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The Stimulus: Ecosystem as Infrastructure $3.16 Million for Habitat Restoration in Midwest


Mingo River, Mingo National Wildlife Refuge

Mingo River, Mingo National Wildlife Refuge

 The Midwest Region of the U.S. Fish and Wildlife Service will get $28.5 million for its refuges and facilities. Of that $3.16 million will go to habitat restoration.

The Mingo NWR will get a $2.8 million visitor center, which will be handicap accessible and energy efficient.

Twenty thousand years ago the Mississippi River flowed along the western valley wall through what we call the Western Lowlands, which are occupied by the Black and White Rivers. During the next ten thousand years the Mississippi shifted out of the Western Lowlands to flow along the eastern valley wall between Missouri and Kentucky.

After the Mississippi shifted east from the Western Lowlands, the abandoned river bed turned into a productive swamp, teeming with beaver, river otter, muskrats, and other water-loving mammals. Waterfowl visited on their spring and fall migrations, shore birds stalked its shallows. Deer, timberwolves, wild turkey, and ruffed grouse browsed its edges. American Indians visited it seasonally to hunt. At the time of the Louisiana Purchase Mingo Swamp, tucked between the western valley wall and Crowleys Ridge, was considered inaccessible.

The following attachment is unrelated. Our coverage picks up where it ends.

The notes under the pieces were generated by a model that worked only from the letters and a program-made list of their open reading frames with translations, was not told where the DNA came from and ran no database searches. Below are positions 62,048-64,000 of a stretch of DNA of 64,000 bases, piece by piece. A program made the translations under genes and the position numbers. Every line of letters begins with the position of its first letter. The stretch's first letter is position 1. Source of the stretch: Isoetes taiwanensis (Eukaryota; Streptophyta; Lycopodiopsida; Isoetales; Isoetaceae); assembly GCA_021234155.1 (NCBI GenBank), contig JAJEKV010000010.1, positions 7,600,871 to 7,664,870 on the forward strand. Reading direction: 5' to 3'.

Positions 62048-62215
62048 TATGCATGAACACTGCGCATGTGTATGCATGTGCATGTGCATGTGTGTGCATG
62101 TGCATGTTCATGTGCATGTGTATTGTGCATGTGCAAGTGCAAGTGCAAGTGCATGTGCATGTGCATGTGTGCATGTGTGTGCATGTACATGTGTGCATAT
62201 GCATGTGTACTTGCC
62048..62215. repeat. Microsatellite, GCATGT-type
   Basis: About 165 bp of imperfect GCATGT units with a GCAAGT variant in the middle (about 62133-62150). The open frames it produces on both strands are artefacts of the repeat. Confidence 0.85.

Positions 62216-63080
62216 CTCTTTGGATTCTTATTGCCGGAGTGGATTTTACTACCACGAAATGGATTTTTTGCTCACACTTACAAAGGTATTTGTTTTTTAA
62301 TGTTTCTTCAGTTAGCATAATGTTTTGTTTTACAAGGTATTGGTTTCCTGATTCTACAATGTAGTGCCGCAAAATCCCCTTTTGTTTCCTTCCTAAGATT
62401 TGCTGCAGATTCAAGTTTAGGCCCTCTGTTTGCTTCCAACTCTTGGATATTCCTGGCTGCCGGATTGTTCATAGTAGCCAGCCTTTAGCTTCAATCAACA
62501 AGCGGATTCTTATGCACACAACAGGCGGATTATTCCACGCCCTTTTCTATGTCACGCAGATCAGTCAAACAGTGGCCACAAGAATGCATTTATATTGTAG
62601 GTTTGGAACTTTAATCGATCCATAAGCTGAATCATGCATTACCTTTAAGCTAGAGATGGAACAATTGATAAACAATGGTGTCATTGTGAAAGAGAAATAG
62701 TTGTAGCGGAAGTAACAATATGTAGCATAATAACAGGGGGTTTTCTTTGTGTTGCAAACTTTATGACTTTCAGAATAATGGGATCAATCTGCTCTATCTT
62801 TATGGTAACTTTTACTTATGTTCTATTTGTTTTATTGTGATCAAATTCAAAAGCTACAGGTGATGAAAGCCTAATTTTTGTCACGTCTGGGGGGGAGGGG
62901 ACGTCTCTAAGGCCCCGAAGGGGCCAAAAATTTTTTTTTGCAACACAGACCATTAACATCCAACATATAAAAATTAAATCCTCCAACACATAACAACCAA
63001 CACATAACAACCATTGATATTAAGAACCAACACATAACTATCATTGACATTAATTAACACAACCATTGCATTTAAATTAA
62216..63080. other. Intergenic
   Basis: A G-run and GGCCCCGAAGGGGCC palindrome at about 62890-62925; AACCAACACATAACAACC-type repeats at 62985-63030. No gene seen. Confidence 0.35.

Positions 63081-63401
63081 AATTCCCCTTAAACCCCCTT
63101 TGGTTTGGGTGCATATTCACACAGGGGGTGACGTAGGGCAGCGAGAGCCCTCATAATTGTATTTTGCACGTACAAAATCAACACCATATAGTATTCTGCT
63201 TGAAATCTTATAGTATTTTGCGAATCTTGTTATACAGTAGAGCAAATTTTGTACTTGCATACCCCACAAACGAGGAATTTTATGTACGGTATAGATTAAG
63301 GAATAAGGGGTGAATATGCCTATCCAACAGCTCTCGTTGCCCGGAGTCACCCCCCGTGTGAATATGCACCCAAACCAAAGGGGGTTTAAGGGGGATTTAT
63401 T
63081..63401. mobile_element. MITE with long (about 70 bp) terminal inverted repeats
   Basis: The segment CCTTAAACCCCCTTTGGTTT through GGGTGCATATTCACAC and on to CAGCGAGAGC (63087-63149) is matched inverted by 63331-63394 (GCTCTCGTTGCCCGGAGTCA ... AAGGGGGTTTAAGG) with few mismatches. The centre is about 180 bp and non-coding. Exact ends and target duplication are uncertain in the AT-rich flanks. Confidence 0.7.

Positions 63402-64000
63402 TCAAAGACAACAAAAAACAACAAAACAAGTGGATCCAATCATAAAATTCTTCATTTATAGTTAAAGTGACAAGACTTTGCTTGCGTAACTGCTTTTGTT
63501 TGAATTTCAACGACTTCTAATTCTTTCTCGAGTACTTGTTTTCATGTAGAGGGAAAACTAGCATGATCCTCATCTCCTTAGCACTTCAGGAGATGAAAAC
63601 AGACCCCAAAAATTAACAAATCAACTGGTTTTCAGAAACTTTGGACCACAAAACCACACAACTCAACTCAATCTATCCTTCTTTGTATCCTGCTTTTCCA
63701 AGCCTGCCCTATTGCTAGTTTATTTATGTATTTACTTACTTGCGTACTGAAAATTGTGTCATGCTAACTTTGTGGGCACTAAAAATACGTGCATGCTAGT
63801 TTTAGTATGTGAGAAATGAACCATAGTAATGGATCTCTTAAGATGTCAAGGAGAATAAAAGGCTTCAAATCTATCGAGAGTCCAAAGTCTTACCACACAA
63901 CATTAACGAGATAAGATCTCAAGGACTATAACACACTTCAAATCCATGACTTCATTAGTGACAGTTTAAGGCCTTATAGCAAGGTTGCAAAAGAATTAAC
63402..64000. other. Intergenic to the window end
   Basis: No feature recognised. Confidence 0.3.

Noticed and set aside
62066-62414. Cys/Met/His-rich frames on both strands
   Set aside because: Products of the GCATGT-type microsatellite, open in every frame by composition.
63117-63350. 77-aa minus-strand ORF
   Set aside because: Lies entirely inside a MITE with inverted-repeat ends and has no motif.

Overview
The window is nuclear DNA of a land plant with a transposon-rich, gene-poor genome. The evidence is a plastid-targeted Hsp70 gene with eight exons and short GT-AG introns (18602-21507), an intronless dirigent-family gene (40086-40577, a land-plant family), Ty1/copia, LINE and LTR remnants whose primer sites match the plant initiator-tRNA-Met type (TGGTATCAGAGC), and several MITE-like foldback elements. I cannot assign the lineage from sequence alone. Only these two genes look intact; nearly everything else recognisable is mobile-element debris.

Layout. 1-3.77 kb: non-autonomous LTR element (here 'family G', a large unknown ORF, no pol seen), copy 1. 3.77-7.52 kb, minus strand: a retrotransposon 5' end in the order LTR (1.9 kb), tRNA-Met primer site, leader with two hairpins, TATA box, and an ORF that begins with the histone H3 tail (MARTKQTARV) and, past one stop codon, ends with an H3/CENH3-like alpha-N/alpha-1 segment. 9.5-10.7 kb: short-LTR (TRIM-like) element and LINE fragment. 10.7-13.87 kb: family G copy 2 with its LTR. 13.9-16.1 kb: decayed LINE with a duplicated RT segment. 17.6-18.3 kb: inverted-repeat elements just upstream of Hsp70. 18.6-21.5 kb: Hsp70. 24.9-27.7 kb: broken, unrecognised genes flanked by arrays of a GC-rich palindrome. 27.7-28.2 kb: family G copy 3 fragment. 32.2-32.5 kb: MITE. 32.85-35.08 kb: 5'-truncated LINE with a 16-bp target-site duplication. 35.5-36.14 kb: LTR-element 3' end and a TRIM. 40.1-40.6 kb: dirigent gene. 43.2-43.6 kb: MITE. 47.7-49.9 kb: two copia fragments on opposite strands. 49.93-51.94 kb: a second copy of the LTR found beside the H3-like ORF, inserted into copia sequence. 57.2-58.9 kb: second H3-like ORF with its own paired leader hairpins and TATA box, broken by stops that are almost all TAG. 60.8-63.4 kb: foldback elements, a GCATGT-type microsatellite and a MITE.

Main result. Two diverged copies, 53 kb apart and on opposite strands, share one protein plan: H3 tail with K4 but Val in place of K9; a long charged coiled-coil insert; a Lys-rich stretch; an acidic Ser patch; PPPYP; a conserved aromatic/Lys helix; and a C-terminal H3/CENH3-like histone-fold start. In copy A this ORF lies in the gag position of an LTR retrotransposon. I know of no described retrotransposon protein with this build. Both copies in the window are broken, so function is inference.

When settlers did come to the swamp in the late nineteenth century, they came for the cypress and tupelo, which they cut for railroad ties and building lumber. The T.J. Moss Tie Company opened its headquarters in Puxico, Missouri in 1888 and built a sawmill in the swamp. Logging reached its peak between 1900 and 1910 and then declined. T.J. Moss and other loggers found themselves paying taxes on land that was too wet to farm.

Mingo NWR, Ditch #10

Mingo NWR, Ditch #10

In 1914 the loggers set up the Mingo Drainage District, one of twenty in Stoddard County, and attempted to drain the swamp into the St. Francis River ten miles to the south. They spent a million dollars to construct a system of seven north-south ditches, but every time the St. Francis overflowed its banks, it reflooded the swamp. During the 1930s the drainage district sank into insolvency. The land, stripped of the last of its timber, was turned over to cattle and hogs. Hog farmers burned the land several times a year. Wildlife disappeared. The swamp turned into a burnt, eroded wasteland, overrun by livestock.

In 1945, the U.S. Fish and Wildlife Service, purchased a 21,676 acre tract, whose boundaries were roughly those of the drainage district, and restored the swamp as a wildlife refuge, using the drainage ditches to manage water levels in the swamp. Mingo protects 15,000 acres of bottomland forest, the last remaining large tract of a swamp forest that once spread across two-and-a-half million acres of Missouri’s Bootheel.[i]

Rockhouse Marsh, Mingo NWR

Rockhouse Marsh, Mingo NWR

An observation tower overlooks Rockhouse Marsh, and a boardwalk leads to it.

[i]             U.S. Fish and Wildlife Service, “ History of Mingo Swamp,” http://midwest.fws.gov/Mingo/history.html.

[ii]             Lane, John J., Jensen, Kent D., Moist-Soil Impoundments for Wetland Wildlife, Technical Report EL-99-11,U.S. Army Corps of Engineers, Research and Development Center, Vicksburg, Mississippi: October 1999, 30.


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